9 user 3 critic

Round-Up Time in Texas (1937)

Gene and Frog arrive with a herd of horses for Gene'e brother, a diamond prospector whose work has attracted the interest of a bunch of badguys.


Joseph Kane


Oliver Drake (original screen play)

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Complete credited cast:
Gene Autry ... Gene Autry
Smiley Burnette ... Frog
Maxine Doyle ... Gwen Barkley
The Cabin Kids The Cabin Kids ... Chief Bosuto's Children (as Cabin Kids)
Champion ... Champ
LeRoy Mason ... John Cardigan (as Le Roy Mason)
Earle Hodgins ... Barkey McCusky
Dick Wessel ... Henchman Craig Johnson
Buddy Williams Buddy Williams ... Chief Bosuto
Elmer Fain Elmer Fain ... Chief Bosuto's Son
Corny Anderson Corny Anderson ... Namba (as Cornie Anderson)
Frankie Marvin ... Cowboy / Soldier
Ken Cooper ... Tex Autry


Gene and Frog head for South Africa where Gene's brother Tex has found diamonds. Arriving they find Tex missing. Heading into the jungle, they are captured by a local tribe. Frog's magic gets Gene's release and Gene finds Tex. But Tex is a prisoner and Gene quickly finds himself a prisoner also. Written by Maurice VanAuken <mvanauken@a1access.net>

Plot Summary | Add Synopsis


Hear his new songs...sung in the staccato rhythm of a blazing six-gun! (original print ad( See more »


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Release Date:

28 February 1937 (USA) See more »

Also Known As:

Cowboy na África See more »

Company Credits

Production Co:

Republic Pictures (I) See more »
Show more on IMDbPro »

Technical Specs


(2004 restored) | (edited)

Sound Mix:

Mono (RCA Victor High Fidelity Sound System)

Aspect Ratio:

1.37 : 1
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Did You Know?


Bill: Here's a cablegram for you, Gene. I reckon it came from your brother in South Africa.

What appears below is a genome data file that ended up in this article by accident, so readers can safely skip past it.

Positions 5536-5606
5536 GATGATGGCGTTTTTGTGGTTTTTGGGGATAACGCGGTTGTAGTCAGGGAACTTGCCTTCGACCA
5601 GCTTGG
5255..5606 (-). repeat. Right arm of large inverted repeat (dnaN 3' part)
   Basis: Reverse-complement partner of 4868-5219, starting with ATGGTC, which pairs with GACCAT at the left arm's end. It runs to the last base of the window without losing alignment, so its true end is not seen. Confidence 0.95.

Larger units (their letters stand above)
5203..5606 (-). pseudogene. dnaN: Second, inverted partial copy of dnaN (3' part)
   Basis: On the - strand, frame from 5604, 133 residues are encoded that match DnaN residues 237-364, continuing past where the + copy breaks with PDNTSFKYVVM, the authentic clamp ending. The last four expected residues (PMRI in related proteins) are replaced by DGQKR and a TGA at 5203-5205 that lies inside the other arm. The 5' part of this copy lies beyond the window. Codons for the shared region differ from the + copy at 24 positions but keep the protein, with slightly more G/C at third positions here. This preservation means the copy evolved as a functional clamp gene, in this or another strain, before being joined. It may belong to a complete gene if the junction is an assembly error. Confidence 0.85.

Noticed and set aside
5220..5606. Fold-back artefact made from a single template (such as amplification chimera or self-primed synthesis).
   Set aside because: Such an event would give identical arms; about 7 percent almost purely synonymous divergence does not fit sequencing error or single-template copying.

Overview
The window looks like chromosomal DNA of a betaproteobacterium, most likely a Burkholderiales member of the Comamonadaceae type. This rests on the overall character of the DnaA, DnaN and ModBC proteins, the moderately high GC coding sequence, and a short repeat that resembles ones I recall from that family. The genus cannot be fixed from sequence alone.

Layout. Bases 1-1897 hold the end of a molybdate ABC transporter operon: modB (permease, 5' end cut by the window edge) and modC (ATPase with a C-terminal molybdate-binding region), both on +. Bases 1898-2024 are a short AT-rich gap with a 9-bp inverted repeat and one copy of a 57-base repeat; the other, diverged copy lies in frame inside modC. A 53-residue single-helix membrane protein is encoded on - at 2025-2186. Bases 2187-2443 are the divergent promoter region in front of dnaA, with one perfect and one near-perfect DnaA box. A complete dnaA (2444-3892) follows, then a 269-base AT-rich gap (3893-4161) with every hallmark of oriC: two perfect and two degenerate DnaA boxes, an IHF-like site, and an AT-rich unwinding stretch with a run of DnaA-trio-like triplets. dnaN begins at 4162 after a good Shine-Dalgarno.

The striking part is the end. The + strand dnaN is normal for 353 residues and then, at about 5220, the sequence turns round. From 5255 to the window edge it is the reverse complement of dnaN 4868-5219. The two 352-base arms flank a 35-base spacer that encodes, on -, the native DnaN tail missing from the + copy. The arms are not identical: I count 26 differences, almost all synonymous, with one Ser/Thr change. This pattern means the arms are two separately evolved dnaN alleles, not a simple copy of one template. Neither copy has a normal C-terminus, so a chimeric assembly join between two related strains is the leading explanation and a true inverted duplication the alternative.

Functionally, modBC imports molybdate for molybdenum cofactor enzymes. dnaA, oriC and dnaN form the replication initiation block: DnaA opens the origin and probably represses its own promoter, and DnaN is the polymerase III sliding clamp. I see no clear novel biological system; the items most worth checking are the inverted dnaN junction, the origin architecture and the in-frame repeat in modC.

Frog Milhouse: South Africa!
Gene Autry: Yeah, it's from Tex all right, fellas. Listen to this! "Dear Gene, Barkley and I discovered a rich diamond mine in the Valley of Superstition. Stop. Need horses badly, but impossible to buy. Stop. Bring at once as many as you can round up. Stop. We can auction off those not needed at big profit. Cable your plans immediately care of John Cardigan - Dunbar, South Africa."
Ranch hand: Diamonds, huh?
Frog Milhouse: He's got a ...
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African Chant
Performed by natives
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User Reviews

Entirely wild and surreal
22 January 2003 | by rsoonsaSee all my reviews

The title of this astonishingly silly farce is somewhat misleading as the vast majority of the action, after the initial five minutes, continues in South Africa's Cape Colony, to which Gene Autry and his customary 1930s sidekick Frog Millhouse (Smiley Burnette) have travelled in order to deliver a herd of wild horses to Gene's brother, a diamond miner who requires the steeds for his mining activity and who apparently can find no saddle horses nearer than Texas. From the moment the two cowboys arrive in Africa, there are few scenes that make any sense at all, as we see the pair captured by a native tribe, after escaping an attack by lions, and while in captivity Frog instructs a young tribal quintet (The Cabin Kids, stars of many Hal Roach shorts) in Western rhythm songs, which the youngsters sing in instantly acquired English, one of many welcome musical interludes. The title song, also known as "When the Bloom is on the Sage" is warbled by Autry and others, beautiful mezzo Maxine Doyle, Gene's love interest, sings a South African drinking song, and the grotesque tale obeys a pull into musical moments at nearly any time, yet it is the hilarious voodoo chanting by the feckless tribe and an amorous gorilla suited character which boggle, whereas to state that this is an off-beat venture is a feeble description of a film that one must see to believe, but that one probably mustn't.

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